U.S, Department of Energy's Bioenergy Research Centers An Overview of the Science Metadata

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  • Main Title U.S, Department of Energy's Bioenergy Research Centers An Overview of the Science


  • Sponsor: United States. Department of Energy.
    Contributor Type: Organization
  • Sponsor: United States. Department of Energy. Office of Biological and Environmental Research.
    Contributor Type: Organization


  • Name: United States. Department of Energy. Office of Science.
    Place of Publication: United States
    Additional Info: DOESC (USDOE Office of Science (SC) (United States)


  • Creation: 2009-07-01


  • English


  • Content Description: Alternative fuels from renewable cellulosic biomass--plant stalks, trunks, stems, and leaves--are expected to significantly reduce U.S. dependence on imported oil while enhancing national energy security and decreasing the environmental impacts of energy use. Ethanol and other advanced biofuels from cellulosic biomass are renewable alternatives that could increase domestic production of transportation fuels, revitalize rural economies, and reduce carbon dioxide and pollutant emissions. According to U.S. Secretary of Energy Steven Chu, 'Developing the next generation of biofuels is key to our effort to end our dependence on foreign oil and address the climate crisis while creating millions of new jobs that can't be outsourced'. In the United States, the Energy Independence and Security Act (EISA) of 2007 is an important driver for the sustainable development of renewable biofuels. As part of EISA, the Renewable Fuel Standard mandates that 36 billion gallons of biofuels are to be produced annually by 2022, of which 16 billion gallons are expected to come from cellulosic feedstocks. Although cellulosic ethanol production has been demonstrated on a pilot level, developing a cost-effective, commercial-scale cellulosic biofuel industry will require transformational science to significantly streamline current production processes. Woodchips, grasses, cornstalks, and other cellulosic biomass are widely abundant but more difficult to break down into sugars than corn grain--the primary source of U.S. ethanol fuel production today. Biological research is key to accelerating the deconstruction of cellulosic biomass into sugars that can be converted to biofuels. The Department of Energy (DOE) Office of Science continues to play a major role in inspiring, supporting, and guiding the biotechnology revolution over the past 25 years. The DOE Genomic Science Program is advancing a new generation of research focused on achieving whole-systems understanding for biology. This program is bringing together scientists in diverse fields to understand the complex biology underlying solutions to DOE missions in energy production, environmental remediation, and climate change science. New interdisciplinary research communities are emerging, as are knowledgebases and scientific and computational resources critical to advancing large-scale, genome-based biology. To focus the most advanced biotechnology-based resources on the biological challenges of biofuel production, DOE established three Bioenergy Research Centers (BRCs) in September 2007. Each center is pursuing the basic research underlying a range of high-risk, high-return biological solutions for bioenergy applications. Advances resulting from the BRCs will provide the knowledge needed to develop new biobased products, methods, and tools that the emerging biofuel industry can use. The scientific rationale for these centers and for other fundamental genomic research critical to the biofuel industry was established at a DOE workshop involving members of the research community (see sidebar, Biofuel Research Plan, below). The DOE BRCs have developed automated, high-throughput analysis pipelines that will accelerate scientific discovery for biology-based biofuel research. The three centers, which were selected through a scientific peer-review process, are based in geographically diverse locations--the Southeast, the Midwest, and the West Coast--with partners across the nation. DOE's Oak Ridge National Laboratory leads the BioEnergy Science Center (BESC) in Tennessee; the University of Wisconsin-Madison leads the Great Lakes Bioenergy Research Center (GLBRC); and DOE's Lawrence Berkeley National Laboratory leads the DOE Joint BioEnergy Institute (JBEI) in California. Each center represents a multidisciplinary partnership with expertise spanning the physical and biological sciences, including genomics, microbial and plant biology, analytical chemistry, computational biology and bioinformatics, and engineering. Institutional partners include DOE national laboratories, universities, private companies, and nonprofit organizations.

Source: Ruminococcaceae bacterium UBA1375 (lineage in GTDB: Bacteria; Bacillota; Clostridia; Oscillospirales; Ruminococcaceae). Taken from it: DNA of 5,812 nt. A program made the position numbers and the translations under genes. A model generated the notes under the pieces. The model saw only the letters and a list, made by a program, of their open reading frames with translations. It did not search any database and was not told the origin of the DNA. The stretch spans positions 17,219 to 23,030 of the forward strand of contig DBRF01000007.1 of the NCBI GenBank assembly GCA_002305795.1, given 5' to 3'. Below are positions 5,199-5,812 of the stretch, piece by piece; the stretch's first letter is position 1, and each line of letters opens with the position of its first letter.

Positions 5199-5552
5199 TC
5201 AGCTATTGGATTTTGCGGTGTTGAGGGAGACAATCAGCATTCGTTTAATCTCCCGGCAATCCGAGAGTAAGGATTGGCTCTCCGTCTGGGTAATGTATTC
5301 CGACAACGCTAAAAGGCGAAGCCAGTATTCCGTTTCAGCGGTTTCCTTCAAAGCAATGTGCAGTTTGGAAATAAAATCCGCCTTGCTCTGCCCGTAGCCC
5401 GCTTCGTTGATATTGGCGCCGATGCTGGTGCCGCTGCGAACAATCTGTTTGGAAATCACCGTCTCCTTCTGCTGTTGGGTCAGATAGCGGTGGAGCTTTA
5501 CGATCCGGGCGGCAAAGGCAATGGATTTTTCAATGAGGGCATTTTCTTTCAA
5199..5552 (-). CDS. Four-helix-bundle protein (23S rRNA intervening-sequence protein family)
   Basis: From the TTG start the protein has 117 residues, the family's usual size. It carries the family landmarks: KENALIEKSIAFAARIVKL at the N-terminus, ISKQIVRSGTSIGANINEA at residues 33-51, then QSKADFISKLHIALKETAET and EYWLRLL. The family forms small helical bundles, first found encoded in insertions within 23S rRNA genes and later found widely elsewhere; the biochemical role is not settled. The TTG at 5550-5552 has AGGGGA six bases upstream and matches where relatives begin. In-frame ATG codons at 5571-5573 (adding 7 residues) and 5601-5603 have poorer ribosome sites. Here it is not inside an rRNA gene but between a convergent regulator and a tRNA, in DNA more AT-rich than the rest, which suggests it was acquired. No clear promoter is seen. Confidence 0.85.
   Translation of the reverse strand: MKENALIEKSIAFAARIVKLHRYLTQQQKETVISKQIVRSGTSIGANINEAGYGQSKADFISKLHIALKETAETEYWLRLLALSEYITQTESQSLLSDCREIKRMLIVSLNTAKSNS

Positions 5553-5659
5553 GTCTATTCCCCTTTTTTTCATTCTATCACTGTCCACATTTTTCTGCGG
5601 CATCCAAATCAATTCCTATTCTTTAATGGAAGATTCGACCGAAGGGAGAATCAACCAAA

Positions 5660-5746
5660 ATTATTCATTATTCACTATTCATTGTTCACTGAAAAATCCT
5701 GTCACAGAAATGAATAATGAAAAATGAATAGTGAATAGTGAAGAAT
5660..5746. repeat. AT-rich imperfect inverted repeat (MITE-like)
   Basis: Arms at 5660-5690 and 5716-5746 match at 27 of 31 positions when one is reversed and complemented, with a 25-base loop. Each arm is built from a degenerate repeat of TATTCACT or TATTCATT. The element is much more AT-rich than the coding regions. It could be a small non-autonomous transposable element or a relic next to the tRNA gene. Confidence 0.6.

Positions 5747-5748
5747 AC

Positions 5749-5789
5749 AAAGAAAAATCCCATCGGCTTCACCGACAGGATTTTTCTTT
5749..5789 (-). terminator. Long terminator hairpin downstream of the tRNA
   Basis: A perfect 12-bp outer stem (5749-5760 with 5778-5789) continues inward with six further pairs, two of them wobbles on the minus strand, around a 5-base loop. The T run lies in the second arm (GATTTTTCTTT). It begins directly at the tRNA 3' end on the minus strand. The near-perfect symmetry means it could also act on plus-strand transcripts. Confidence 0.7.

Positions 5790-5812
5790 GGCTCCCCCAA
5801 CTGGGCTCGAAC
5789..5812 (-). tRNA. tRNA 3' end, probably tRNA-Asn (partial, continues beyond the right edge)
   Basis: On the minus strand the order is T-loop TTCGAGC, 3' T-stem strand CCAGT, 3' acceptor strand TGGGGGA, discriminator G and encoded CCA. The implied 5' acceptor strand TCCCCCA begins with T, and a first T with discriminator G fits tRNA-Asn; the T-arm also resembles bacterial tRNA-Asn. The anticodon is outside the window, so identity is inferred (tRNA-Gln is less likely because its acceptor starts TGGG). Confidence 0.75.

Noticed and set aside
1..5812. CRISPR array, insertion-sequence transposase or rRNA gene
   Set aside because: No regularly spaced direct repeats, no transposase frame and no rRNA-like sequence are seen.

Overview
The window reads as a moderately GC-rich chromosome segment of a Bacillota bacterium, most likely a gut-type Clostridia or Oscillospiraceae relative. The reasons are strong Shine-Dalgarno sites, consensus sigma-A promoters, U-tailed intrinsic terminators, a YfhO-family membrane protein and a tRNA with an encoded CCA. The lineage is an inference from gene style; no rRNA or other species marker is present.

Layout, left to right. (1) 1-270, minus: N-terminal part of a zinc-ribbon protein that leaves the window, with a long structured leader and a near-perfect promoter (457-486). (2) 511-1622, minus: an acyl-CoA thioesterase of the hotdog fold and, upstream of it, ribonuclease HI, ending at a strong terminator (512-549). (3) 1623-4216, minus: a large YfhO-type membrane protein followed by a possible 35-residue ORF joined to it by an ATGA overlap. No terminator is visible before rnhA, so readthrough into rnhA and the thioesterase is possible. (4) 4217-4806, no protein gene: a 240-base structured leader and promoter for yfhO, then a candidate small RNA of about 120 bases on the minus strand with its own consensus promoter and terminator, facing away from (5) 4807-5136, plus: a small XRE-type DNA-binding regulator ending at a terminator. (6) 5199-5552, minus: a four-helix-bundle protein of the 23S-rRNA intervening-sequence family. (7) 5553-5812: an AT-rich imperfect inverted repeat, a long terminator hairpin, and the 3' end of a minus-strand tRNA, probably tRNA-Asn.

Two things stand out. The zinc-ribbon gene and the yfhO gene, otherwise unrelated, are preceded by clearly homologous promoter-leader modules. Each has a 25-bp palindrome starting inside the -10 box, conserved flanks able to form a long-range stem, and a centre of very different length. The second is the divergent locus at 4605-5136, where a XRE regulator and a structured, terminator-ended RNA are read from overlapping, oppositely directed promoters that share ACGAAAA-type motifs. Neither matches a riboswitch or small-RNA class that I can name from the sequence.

• STI Subject Categories: 10 Synthetic Fuels
  • Keyword: Pipelines
  • Keyword: Carbon Dioxide
  • STI Subject Categories: 09 Biomass Fuels
  • Keyword: Environmental Impacts
  • Keyword: Ethanol Fuels
  • Keyword: Biomass
  • Keyword: Biology
  • Keyword: Sustainable Development
  • Keyword: Production
  • Keyword: Saccharides
  • Keyword: Climates
  • Keyword: Chemistry
  • Keyword: Ethanol
  • Keyword: Biotechnology
  • Keyword: Security
  • Keyword: Biofuels
  • Keyword: Pollutants
  • Keyword: Communities


  • Name: Office of Scientific & Technical Information Technical Reports
    Code: OSTI


  • Name: UNT Libraries Government Documents Department
    Code: UNTGD

Resource Type

  • Report


  • Text


  • Report No.: DOE/SC-0116
  • Grant Number: None
  • DOI: 10.2172/962459
  • Office of Scientific & Technical Information Report Number: 962459
  • Archival Resource Key: ark:/67531/metadc934576